When a founder passes and leaves the business to his children, it can have many implications if the children do not get along, writes Christian Stewart
In an Asian family business, the traditional approach is for the founder to leave ownership in equal shares amongst his children. Whilst the founder is alive the family is kept united. But when the founder is no longer around, can the siblings work together as equal owners to continue the family firm?
Family governance expert James E Hughes, author of Family Wealth: Keeping it in the Family, notes that in his experience the members of the second generation will either see themselves as an "inheritor" or a "steward".
"Steward" refers to a member of the second generation who wants to work together with his or her fellow siblings to see the family business continue under family ownership.
On the other hand, an "inheritor" sees their ownership more in terms of an arms-length investor. Importantly, they want to be their own person, and do not want to feel like they have to work together with their siblings.
Hughes says that the paradigm of a steward is very different from the paradigm of an inheritor; neither is inherently right or wrong. There should be no question of judgment here; you cannot convince an inheritor to become a steward; and it is vitally important that all the siblings can have "adult-adult" conversations about their ownership philosophy.
If all siblings see themselves as individual inheritors, you know there is little point in attempting to get them to work together as a family team. Without a new controlling shareholder emerging, it is reasonable to predict that a family business controlled by a group of inheritors will disintegrate. This will be because of internal family conflicts, or when the shares start to pass to the cousin generation.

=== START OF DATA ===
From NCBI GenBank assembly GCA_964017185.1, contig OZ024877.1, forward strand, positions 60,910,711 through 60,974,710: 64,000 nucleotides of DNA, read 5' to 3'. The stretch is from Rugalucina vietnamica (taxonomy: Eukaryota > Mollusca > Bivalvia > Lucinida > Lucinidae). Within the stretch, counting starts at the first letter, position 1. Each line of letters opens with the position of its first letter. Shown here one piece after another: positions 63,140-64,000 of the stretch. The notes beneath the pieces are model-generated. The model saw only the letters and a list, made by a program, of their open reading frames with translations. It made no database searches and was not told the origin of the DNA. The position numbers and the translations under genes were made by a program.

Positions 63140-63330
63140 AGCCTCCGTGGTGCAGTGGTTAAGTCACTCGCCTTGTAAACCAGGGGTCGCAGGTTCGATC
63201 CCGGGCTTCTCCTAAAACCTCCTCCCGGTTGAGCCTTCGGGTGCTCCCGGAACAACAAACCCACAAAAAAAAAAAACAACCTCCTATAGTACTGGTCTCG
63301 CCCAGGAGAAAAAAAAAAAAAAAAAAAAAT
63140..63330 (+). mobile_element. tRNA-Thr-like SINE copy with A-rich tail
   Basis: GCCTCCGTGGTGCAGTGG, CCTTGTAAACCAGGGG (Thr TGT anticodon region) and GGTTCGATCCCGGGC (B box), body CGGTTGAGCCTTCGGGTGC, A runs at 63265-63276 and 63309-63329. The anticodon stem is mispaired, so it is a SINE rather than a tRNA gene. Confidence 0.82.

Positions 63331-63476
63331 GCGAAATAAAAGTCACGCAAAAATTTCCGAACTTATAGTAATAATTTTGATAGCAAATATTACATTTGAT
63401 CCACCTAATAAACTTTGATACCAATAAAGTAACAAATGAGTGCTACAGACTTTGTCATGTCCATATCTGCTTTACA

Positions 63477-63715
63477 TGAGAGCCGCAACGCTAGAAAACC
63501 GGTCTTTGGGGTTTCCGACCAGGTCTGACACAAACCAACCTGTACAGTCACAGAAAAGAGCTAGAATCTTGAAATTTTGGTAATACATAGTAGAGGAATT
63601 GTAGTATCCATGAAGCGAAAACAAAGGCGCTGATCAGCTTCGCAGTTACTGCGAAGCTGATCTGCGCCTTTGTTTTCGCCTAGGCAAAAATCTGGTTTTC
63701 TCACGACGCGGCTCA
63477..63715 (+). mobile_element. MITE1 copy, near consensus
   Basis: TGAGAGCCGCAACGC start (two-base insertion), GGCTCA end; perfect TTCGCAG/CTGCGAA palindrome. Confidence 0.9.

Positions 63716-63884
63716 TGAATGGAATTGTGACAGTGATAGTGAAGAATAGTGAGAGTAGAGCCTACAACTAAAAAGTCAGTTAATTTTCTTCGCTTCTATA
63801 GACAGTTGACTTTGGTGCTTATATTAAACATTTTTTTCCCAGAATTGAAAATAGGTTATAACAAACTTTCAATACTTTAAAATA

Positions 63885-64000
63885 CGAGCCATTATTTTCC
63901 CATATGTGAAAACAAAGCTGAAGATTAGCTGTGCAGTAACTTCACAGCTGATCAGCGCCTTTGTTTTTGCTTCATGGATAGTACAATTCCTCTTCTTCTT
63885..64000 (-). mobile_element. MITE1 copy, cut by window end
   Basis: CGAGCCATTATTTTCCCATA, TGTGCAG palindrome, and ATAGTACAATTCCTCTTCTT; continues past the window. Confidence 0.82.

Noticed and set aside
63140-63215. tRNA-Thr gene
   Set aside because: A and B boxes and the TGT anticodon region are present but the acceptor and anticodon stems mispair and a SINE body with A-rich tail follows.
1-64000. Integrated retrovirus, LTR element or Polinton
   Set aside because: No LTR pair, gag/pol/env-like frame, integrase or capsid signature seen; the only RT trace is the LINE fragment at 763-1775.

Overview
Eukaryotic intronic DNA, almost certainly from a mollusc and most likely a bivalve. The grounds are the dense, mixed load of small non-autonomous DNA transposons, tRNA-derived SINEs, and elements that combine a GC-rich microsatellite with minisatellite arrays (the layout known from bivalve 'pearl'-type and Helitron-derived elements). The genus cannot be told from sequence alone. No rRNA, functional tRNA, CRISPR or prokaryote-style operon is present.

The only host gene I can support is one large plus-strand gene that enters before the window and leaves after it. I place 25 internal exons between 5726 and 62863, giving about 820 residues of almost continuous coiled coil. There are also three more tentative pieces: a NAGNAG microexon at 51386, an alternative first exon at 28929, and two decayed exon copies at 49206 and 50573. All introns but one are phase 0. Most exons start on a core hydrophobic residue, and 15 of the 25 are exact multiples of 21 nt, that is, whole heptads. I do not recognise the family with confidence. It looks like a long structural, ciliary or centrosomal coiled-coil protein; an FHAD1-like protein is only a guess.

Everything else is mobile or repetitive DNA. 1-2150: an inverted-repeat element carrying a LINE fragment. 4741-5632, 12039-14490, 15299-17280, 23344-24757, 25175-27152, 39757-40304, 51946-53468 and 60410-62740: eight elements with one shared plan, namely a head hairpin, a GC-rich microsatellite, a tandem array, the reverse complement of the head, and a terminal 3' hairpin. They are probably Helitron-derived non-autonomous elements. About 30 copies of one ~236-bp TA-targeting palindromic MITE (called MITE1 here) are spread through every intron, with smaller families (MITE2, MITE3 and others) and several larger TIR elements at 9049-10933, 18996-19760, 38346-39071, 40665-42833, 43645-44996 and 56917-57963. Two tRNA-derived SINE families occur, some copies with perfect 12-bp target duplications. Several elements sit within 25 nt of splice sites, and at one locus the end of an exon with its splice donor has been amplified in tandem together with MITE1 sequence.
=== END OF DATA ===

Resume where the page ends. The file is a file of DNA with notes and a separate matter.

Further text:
The second scenario is one where all of the second-generation owners see themselves as stewards. By our definition, this implies an intention or motivation to want to work together. However, are good intentions enough to make a difference?
You could have a group of stewards who feel very committed to the family legacy, but still struggle to work together because they lack the necessary skills for effective communication, decision-making and conflict resolution. Having good intentions is one thing. Having the rights skills is another.
The third alternative is some members of the second generation will see themselves as stewards, and some see themselves as inheritors. This is probably the most common scenario that you see, particularly in Asia. The danger with this scenario is that it has the potential to paralyse things if the siblings are unable to discuss and reconcile their differing views. Often in this situation, it is hard to talk. In an Asian family, the stewards may not be comfortable to move ahead on their own, leaving the inheritors out, fearing this will imply the family is not united. One of the best things to do here is to make sure there is an exit mechanism in place.
These two groups will have different goals and expectations for their shares. They represent two different ownership philosophies. If the siblings are not even able to acknowledge their differing points of view, unable to "agree to disagree", or if they cannot discuss mechanisms for bridging their differences, there will be no leadership for the family firm. If the shareholders are frozen or in confusion, how do the directors know how to govern the business? How can you plan for the future if you cannot talk about what each owner, as an adult, really wants to do? This all points to the importance of being able to have an adult conversation.
In an "adult-adult" conversation you are not able to impose your perception of what someone else should, ought or must do; or what "father would have wanted". You cannot invoke "family obligation or duty" against your sibling. Such conversations require a respect for differences. It includes being able to "agree to disagree", and being able to work with people who have different views from yours.